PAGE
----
Most people complain that their husband / male partner, doesn’t help enough with the washing up. Mine does too much! He’s obsessive about it.
This means he gets up early in the morning to get into the sink before the day starts – and also before the cleaner comes. Another part of the ‘problem’ is his insistence that there’s only one way to load the dishwasher – his way! There’s a tray at the top for the cutlery, which has to be laid exactly to plan. I made an effort to conform, but never get it quite right, so I’ve stopped trying! And, when I do the washing up, I’m more interested in speed than quality, which means that Jamie may actually do it again – much slower.
There’s a certain irony to this state of affairs because I’ve actually been paid a large sum of money in consultancy fees to write a leaflet on washing up. The key theme was to advise on the greenest approach and consider the merits of hand washing the dishes or using a dishwasher.
|We have a combi – which is
particularly good if you want
to turn off your boiler all day
That’s where the Quooker comes in. For those that haven’t come across this before it’s a tap to provide both boiling water for hot drinks, as well as hot and cold water for washing up. When, it was first recommended to me I wasn’t very keen because I thought it would use more energy by having readily available hot water all day. But I’m now convinced of its eco-virtues.
Apparently, it costs about 3p a day on standby and a further 1p per litre for boiling water after that, which is roughly 1/5thof a penny per 200ml cup. Boiling a kettle costs between 12p and 15p each time, depending how full it is – and generally you’ll be boiling more than you need.
Another major advantage of a Quooker, is that you don’t need to have your boiler on for washing up in the middle of the day. Particularly in households with a large boiler, and people at home all day, this can be a significant energy saving.
I may not be the chief washer upper in our family but I am the chief cook. In that capacity I do produce a lot of pots, pans and dishes that need cleaning. Not long ago, I’d been super-productive and there was a large pile of washing up by the sink. That’s when I discovered another energy saving benefit of the Quooker.
|Press down twice to get boiling water.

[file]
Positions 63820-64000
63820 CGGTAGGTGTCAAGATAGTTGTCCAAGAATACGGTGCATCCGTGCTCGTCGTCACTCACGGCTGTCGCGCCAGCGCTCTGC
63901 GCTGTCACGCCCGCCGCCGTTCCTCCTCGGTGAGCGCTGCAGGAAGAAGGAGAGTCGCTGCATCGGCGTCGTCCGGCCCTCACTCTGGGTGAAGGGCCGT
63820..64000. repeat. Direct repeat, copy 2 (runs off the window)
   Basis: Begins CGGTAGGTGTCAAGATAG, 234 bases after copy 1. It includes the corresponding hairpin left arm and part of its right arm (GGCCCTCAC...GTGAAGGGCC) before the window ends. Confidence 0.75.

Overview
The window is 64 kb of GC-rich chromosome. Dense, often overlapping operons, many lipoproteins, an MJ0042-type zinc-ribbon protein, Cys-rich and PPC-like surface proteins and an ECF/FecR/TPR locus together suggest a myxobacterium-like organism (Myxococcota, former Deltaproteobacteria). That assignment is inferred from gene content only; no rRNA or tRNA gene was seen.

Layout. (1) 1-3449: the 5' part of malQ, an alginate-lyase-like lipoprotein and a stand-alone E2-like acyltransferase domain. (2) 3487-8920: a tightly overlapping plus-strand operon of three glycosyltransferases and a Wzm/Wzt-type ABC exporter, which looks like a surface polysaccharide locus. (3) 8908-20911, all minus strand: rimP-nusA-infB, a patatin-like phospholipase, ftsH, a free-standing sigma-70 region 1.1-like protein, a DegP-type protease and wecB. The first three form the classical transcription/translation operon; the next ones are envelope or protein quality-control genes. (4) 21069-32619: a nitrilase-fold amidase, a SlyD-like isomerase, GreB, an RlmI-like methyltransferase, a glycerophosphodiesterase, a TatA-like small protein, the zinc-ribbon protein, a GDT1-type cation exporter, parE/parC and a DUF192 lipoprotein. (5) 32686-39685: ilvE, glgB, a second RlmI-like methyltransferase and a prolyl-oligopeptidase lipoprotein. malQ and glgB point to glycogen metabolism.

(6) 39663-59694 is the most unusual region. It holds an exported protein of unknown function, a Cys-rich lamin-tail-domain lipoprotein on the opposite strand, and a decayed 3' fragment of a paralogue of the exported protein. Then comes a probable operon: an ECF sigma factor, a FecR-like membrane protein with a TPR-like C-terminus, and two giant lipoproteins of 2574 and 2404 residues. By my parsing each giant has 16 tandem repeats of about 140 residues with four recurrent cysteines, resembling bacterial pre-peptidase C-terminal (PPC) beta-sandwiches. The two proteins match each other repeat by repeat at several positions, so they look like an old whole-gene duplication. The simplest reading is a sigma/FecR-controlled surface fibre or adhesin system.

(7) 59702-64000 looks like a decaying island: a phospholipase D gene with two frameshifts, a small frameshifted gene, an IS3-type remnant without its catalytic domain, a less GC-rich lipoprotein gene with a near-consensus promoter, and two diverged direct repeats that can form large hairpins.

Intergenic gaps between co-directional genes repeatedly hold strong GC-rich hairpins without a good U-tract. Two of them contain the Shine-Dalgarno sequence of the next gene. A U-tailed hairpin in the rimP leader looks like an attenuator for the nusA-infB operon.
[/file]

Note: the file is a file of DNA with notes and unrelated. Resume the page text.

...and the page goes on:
One tap for multiple purposes –
hot drinks, filtered water and washing up
Jamie called me over to verify that the water wasn’t hot. Actually, it was hot, but not at full heat. This wasn’t what he wanted to hear and I could see that he was feeling very grumpy about it. The Quooker wasn’t doing its job he said. But, I think it was! When, Jamie was in a better mood, I suggested that he needed to be much less wasteful with the hot water than he has been, because there is only a certain amount in the tank, and it needs a some time to heat up again.
It’s a disruptive technology. You can’t just do exactly what you did before and have unlimited hot water. Jamie admits that he can now do a good job with less waste – he doesn’t just leave the hot tap running, whilst doing something else! There’s a parallel here with electric cars. They have lots of benefits, but do require journeys to be planned more carefully, to avoid getting stranded without enough charge to get home.
The Quooker is not the only hot water tap, but it is the market leader – and claims to be only one that produces properly boiling water – the others are a few degrees off. And, for anyone worried about the safety, they seem to have got this well covered. It would be pretty difficult to turn it on by mistake, so it’s apparently safer than a kettle.
However, the eco-credentials are what I’m interested in:
- It’s more energy efficient than a kettle
- It doesn’t need your boiler to produce hot water throughout the day
- It means you don’t have to run the tap waiting for water to heat up
- It encourages less wasteful washing up
I’m not sure if Jamie’s fully with me on this yet, but he seems to be coming round. And, most importantly, it hasn’t killed his enthusiasm for being chief washer upper! All I’ve got to do is be a bit more appreciative. I’m working on that.